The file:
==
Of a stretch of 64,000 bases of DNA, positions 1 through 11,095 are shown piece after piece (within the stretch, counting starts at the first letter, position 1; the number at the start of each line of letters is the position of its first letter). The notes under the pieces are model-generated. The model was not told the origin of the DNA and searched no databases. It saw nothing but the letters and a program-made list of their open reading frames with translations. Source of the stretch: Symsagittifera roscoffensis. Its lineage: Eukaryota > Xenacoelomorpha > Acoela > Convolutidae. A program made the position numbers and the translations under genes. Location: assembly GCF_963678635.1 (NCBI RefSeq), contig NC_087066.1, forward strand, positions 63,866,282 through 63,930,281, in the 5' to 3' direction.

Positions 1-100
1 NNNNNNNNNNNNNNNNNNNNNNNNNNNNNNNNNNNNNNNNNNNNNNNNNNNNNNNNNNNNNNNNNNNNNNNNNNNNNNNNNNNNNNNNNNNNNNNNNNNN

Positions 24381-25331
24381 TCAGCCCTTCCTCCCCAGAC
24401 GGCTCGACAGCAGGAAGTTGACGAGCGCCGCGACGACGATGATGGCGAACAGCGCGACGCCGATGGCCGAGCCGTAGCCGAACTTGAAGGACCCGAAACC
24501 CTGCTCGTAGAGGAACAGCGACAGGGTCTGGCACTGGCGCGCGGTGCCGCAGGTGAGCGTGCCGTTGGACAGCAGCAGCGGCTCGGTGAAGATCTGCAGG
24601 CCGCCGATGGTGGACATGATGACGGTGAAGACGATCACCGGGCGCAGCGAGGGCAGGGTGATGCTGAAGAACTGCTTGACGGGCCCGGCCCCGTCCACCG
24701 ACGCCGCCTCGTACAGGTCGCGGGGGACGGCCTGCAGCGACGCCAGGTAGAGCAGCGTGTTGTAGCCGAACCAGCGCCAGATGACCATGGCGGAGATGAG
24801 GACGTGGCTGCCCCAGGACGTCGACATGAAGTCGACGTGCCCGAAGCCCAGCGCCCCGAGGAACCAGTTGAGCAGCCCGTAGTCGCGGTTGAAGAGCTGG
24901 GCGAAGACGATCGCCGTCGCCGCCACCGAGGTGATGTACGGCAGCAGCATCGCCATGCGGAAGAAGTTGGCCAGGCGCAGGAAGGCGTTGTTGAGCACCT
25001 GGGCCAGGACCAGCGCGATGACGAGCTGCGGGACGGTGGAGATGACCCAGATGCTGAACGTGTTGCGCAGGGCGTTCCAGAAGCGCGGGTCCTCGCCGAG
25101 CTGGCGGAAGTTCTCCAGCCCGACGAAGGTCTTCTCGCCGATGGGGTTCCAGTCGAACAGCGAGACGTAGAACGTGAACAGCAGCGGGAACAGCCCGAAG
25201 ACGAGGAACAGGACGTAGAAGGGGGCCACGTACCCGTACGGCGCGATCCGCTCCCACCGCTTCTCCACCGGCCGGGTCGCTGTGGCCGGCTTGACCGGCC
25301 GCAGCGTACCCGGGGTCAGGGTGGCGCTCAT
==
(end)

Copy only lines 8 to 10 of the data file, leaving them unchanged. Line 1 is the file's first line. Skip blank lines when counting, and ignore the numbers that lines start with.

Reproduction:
24601 CCGCCGATGGTGGACATGATGACGGTGAAGACGATCACCGGGCGCAGCGAGGGCAGGGTGATGCTGAAGAACTGCTTGACGGGCCCGGCCCCGTCCACCG
24701 ACGCCGCCTCGTACAGGTCGCGGGGGACGGCCTGCAGCGACGCCAGGTAGAGCAGCGTGTTGTAGCCGAACCAGCGCCAGATGACCATGGCGGAGATGAG
24801 GACGTGGCTGCCCCAGGACGTCGACATGAAGTCGACGTGCCCGAAGCCCAGCGCCCCGAGGAACCAGTTGAGCAGCCCGTAGTCGCGGTTGAAGAGCTGG